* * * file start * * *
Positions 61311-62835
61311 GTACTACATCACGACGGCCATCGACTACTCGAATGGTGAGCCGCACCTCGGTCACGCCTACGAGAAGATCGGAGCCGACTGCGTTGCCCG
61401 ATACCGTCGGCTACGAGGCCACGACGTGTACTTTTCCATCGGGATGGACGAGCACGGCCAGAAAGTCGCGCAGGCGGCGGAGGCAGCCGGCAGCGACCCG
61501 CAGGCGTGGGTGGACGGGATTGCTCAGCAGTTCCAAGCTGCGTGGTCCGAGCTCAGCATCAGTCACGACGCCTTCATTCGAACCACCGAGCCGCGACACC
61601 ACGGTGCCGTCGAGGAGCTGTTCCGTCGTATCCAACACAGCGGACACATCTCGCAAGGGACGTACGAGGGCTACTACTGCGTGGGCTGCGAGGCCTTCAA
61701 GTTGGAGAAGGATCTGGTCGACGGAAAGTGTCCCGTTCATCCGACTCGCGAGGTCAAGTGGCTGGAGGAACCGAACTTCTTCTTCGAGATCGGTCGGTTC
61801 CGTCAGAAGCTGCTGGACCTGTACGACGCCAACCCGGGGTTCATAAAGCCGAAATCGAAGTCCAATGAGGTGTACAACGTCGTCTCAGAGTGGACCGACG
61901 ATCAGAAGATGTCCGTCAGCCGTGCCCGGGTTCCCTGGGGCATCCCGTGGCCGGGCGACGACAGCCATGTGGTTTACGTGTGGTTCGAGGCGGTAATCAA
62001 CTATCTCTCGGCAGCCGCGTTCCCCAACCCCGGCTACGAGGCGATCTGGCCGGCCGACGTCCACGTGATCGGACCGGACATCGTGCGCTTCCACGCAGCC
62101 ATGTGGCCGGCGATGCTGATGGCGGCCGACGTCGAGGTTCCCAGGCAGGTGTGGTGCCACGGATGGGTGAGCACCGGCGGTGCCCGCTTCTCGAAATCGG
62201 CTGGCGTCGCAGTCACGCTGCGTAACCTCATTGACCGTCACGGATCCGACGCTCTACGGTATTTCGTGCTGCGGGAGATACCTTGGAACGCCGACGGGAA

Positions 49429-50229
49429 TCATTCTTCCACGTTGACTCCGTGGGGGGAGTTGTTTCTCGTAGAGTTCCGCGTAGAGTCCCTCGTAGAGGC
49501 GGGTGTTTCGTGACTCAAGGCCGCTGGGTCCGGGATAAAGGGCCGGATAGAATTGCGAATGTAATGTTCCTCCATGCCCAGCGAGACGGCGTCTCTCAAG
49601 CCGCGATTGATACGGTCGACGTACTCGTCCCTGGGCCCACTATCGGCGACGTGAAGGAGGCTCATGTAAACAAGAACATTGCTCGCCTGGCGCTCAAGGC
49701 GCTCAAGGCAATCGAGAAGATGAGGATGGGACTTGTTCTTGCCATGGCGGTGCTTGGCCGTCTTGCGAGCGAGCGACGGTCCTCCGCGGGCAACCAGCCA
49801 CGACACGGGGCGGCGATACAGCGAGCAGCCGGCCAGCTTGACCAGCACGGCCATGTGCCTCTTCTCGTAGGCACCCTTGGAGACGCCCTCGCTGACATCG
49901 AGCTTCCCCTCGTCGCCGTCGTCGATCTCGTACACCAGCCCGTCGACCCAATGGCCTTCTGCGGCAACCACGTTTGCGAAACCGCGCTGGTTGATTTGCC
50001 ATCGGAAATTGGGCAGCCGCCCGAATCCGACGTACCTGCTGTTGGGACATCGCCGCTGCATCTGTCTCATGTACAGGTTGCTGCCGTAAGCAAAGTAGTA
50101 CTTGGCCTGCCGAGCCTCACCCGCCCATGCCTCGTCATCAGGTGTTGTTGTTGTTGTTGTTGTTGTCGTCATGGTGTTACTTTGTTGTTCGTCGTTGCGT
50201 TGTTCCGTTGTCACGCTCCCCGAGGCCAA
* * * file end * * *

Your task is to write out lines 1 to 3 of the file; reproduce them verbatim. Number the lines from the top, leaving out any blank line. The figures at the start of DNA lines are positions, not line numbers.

Positions 61311-62835
61311 GTACTACATCACGACGGCCATCGACTACTCGAATGGTGAGCCGCACCTCGGTCACGCCTACGAGAAGATCGGAGCCGACTGCGTTGCCCG
61401 ATACCGTCGGCTACGAGGCCACGACGTGTACTTTTCCATCGGGATGGACGAGCACGGCCAGAAAGTCGCGCAGGCGGCGGAGGCAGCCGGCAGCGACCCG